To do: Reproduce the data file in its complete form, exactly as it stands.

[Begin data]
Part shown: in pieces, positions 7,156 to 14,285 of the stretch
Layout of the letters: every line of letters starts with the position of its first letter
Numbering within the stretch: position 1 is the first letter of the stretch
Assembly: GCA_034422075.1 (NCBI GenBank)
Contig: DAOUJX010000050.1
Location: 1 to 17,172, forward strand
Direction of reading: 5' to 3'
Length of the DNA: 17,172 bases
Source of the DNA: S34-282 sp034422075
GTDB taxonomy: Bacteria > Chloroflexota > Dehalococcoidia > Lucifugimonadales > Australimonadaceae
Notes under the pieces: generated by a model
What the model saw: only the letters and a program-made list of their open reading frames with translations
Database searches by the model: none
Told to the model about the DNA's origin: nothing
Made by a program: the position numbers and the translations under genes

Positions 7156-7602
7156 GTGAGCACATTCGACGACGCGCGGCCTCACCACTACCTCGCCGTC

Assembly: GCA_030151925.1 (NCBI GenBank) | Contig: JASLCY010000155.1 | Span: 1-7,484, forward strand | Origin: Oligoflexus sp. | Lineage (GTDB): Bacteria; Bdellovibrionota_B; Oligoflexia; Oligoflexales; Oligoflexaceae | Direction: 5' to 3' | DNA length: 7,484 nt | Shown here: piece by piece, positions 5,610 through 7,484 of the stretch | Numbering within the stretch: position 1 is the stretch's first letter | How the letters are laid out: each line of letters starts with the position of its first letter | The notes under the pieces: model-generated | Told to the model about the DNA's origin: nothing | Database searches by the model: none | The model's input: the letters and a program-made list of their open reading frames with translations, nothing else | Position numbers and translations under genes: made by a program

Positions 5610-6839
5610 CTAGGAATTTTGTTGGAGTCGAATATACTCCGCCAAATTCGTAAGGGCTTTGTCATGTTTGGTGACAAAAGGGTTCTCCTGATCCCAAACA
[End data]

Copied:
Part shown: in pieces, positions 7,156 to 14,285 of the stretch
Layout of the letters: every line of letters starts with the position of its first letter
Numbering within the stretch: position 1 is the first letter of the stretch
Assembly: GCA_034422075.1 (NCBI GenBank)
Contig: DAOUJX010000050.1
Location: 1 to 17,172, forward strand
Direction of reading: 5' to 3'
Length of the DNA: 17,172 bases
Source of the DNA: S34-282 sp034422075
GTDB taxonomy: Bacteria > Chloroflexota > Dehalococcoidia > Lucifugimonadales > Australimonadaceae
Notes under the pieces: generated by a model
What the model saw: only the letters and a program-made list of their open reading frames with translations
Database searches by the model: none
Told to the model about the DNA's origin: nothing
Made by a program: the position numbers and the translations under genes

Positions 7156-7602
7156 GTGAGCACATTCGACGACGCGCGGCCTCACCACTACCTCGCCGTC

Assembly: GCA_030151925.1 (NCBI GenBank) | Contig: JASLCY010000155.1 | Span: 1-7,484, forward strand | Origin: Oligoflexus sp. | Lineage (GTDB): Bacteria; Bdellovibrionota_B; Oligoflexia; Oligoflexales; Oligoflexaceae | Direction: 5' to 3' | DNA length: 7,484 nt | Shown here: piece by piece, positions 5,610 through 7,484 of the stretch | Numbering within the stretch: position 1 is the stretch's first letter | How the letters are laid out: each line of letters starts with the position of its first letter | The notes under the pieces: model-generated | Told to the model about the DNA's origin: nothing | Database searches by the model: none | The model's input: the letters and a program-made list of their open reading frames with translations, nothing else | Position numbers and translations under genes: made by a program

Positions 5610-6839
5610 CTAGGAATTTTGTTGGAGTCGAATATACTCCGCCAAATTCGTAAGGGCTTTGTCATGTTTGGTGACAAAAGGGTTCTCCTGATCCCAAACA